Everett’s effort to develop a 20-year, long-term strategy for its city-operated bus system is moving forward with two competing options. One option would add service coverage to more areas of Everett, another would bolster frequency across a smaller set of corridors. The tradeoffs between the two options include wait times, walking distance, equity, and directness to destinations. Both options would greatly increase ridership over the baseline numbers of today and virtually every aspect of service would improve in some way. Everett also plans to ensure that its transit services directly connect with regional investments in high capacity transit (e.g., Swift, North Link, and North Sounder).
The baseline service for Everett is highly dispersed and low frequency across the city. Only one route (Route 7) stretching from Everett Community College to the Everett Mall via Evergreen Way meets the standard of frequent service. Buses come every 15 minutes during most peak and midday hours on weekdays. The line also acts as a shadow local line to the Swift Blue line on Evergreen Way. Other routes fill in the gaps with low to modest service levels, many of which primarily provide circulator and commuter functions. Routes tend to be indirect in many cases making substantial diversions from main corridors, operating in one-way loops, and circling their own paths. Still, the baseline service does provide a high level of coverage to communities in Everett and 6,500 daily trips.
The coverage option places a strong emphasis on a broad network of routes in Everett, though some consolidation of corridors is considered. Two corridors would form a north-south spine from North Everett to South Everett via the city center. The future Link extension to Everett factors somewhat into the plan since local and frequent routes would tie into the proposed light rail stations. Despite this, frequency off-peak would generally be about 20 minutes with many routes being half-hourly or more. Only during peak periods would average wait times be reduced to 13 minutes or so.
There is a variety of positive attributes to the coverage option. More areas in Everett would be served by transit allowing shorter walks to buses than the frequency option. Because of this, more residents would be directly served by transit. 75% of low-income and minority residents would be within walking distance of a bus stop while 70% of all Everett residents would be within walking distance. These numbers suggest high access and equity by households covered by the proposed service. However, it’s projected to get lower total daily ridership than the frequency option.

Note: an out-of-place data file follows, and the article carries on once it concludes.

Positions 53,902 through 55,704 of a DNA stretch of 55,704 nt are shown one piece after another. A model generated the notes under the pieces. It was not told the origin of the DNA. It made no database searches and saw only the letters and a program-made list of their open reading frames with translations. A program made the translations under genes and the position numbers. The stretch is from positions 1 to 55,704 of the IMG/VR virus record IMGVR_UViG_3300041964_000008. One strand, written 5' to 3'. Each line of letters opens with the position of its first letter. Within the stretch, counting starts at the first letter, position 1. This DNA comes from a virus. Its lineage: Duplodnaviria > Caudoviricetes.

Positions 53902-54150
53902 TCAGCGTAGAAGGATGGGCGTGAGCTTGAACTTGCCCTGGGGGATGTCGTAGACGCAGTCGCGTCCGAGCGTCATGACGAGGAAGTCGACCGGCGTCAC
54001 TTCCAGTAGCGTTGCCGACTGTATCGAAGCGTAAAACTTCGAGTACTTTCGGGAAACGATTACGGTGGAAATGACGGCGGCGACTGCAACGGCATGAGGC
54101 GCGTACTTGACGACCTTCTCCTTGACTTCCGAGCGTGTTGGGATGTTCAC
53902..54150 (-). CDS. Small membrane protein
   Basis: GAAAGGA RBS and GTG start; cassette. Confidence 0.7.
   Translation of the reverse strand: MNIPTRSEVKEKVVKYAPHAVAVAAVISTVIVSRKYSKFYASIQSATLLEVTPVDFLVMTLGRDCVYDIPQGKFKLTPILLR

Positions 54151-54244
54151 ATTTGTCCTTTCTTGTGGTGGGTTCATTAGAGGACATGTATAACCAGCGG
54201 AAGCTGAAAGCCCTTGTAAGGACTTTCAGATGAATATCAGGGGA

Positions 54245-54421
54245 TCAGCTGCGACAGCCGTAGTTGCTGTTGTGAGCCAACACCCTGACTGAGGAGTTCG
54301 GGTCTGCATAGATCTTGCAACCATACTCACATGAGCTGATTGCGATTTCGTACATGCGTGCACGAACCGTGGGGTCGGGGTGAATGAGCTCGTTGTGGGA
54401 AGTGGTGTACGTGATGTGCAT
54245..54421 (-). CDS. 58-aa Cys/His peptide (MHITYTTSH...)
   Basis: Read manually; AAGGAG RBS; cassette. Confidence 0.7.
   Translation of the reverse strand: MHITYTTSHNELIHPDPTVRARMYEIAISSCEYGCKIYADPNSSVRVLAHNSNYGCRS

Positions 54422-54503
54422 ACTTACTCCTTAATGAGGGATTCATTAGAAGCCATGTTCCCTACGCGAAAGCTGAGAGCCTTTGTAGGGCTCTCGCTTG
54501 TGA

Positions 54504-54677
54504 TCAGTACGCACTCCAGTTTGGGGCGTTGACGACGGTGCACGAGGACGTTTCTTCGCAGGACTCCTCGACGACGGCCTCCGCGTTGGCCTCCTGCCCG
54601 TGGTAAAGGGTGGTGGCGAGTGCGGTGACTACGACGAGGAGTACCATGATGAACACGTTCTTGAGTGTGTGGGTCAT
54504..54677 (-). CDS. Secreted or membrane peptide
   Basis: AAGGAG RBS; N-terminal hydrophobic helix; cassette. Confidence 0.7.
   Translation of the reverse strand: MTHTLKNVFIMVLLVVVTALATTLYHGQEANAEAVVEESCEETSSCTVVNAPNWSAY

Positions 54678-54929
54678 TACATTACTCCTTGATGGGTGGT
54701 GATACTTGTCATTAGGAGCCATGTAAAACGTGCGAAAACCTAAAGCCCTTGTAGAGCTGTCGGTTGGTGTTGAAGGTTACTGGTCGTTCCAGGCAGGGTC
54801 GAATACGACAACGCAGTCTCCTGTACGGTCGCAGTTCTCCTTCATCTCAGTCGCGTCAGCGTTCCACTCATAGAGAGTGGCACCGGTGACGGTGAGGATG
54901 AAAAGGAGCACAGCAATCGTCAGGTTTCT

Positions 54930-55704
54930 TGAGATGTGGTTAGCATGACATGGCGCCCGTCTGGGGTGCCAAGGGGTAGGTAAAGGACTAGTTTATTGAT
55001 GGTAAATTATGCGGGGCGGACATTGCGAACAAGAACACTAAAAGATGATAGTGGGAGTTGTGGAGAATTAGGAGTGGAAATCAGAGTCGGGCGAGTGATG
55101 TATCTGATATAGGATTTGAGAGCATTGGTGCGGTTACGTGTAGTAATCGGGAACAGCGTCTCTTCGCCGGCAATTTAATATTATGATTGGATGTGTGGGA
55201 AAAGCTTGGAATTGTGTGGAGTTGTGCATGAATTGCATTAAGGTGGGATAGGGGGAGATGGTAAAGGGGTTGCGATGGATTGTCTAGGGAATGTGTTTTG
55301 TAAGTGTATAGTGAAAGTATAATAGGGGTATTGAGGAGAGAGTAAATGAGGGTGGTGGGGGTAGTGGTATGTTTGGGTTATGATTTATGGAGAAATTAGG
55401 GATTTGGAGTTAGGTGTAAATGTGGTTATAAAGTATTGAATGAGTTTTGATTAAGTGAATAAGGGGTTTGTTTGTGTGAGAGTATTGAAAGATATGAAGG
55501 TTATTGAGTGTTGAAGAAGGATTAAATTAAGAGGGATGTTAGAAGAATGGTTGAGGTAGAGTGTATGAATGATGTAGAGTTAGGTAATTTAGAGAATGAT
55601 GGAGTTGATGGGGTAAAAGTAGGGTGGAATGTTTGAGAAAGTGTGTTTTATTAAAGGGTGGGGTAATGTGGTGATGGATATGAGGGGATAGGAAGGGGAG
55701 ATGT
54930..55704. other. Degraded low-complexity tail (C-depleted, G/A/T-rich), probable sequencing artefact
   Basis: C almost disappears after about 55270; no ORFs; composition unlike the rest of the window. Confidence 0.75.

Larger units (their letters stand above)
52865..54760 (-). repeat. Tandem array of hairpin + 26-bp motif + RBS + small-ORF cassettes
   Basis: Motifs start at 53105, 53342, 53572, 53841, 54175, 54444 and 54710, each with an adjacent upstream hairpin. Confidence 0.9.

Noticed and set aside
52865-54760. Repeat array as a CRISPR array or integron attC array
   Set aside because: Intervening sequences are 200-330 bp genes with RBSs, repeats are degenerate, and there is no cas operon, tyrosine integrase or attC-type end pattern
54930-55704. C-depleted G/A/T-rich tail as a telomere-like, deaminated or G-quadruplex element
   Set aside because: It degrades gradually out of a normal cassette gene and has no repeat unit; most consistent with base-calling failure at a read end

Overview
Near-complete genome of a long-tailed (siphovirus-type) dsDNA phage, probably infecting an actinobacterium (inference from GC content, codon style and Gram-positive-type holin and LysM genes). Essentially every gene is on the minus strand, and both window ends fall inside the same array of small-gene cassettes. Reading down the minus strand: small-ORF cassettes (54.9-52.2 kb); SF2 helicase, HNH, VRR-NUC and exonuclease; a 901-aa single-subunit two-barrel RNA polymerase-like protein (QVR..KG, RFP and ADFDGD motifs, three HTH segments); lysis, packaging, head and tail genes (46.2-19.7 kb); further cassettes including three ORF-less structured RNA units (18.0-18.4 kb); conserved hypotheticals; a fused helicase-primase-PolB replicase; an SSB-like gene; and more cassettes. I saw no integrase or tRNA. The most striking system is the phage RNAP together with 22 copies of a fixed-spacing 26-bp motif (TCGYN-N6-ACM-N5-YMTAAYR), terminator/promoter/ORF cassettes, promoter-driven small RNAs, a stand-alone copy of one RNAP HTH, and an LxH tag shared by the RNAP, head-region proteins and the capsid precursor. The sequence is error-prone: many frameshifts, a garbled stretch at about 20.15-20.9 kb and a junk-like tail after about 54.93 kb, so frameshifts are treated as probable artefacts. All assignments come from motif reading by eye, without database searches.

The frequency option is focused on a fewer number of corridors and high levels of service throughout the day. Peak period service would average every 10 minutes while off-peak service would every 12 minutes. In addition to core north-south routes on Evergreen Way and Broadway, this option would help spread frequent corridors to Paine Field, Seahurst, Boeing, Lowell, and Port of Everett using a mix of new east-west and north-south corridors. Most of the corridors would directly integrate with light rail and other transit connections to promote regional access.
The tradeoff here is that fewer residents and jobs would be within walking distance of transit, but daily ridership would be about 14% higher than the coverage option. The higher level of frequency would also likely promote transit as a primary mode for riders as opposed to just a commuting or special events tool. This attribute is not represented in the analysis.
Simplifying the options at a higher level, Everett Transit has distilled key aspects of the options into a variety of metrics:
|Aspects||Frequency Option||Coverage Option||Existing Service|
|Number of daily rides by passengers||16,000||14,000||6,500|
|Percent of people that commute by transit||15%||14%||9%|
|Frequency during peak commute periods||10 minutes||13 minutes||17 minutes|
|Frequency during midday, nights, and weekends||12 minutes||20 minutes||23 minutes|
|Percent of people and jobs within walking distance of transit||60% of residents||70% of residents||70% of residents|
|Percent of low-income and minority residents within walking distance of transit||65%||75%||74%|
|Percent of trips providing direct connection to destination||79%||82%||80%|
|Travel time examples (includes estimated wait, walk, and in-transit travel time)|
|Twin Creeks to Boeing||40 to 45 minutes||50 to 60 minutes||60 to 70 minutes|
|Everett Mall to Downtown Everett||35 to 40 minutes||40 to 45 minutes||45 to 50 minutes|
|Northwest Everett to Everett Station||25 to 30 minutes||20 to 25 minutes||25 to 30 minutes|
Public comment on the service options is open through October 30th. An online open house and survey is available throughout the comment period providing an opportunity to dig deeper into the options and understand the tradeoffs between them. An in-person open house will also be held this Saturday (October 28th) from 4pm to 6pm at the Everett Mall.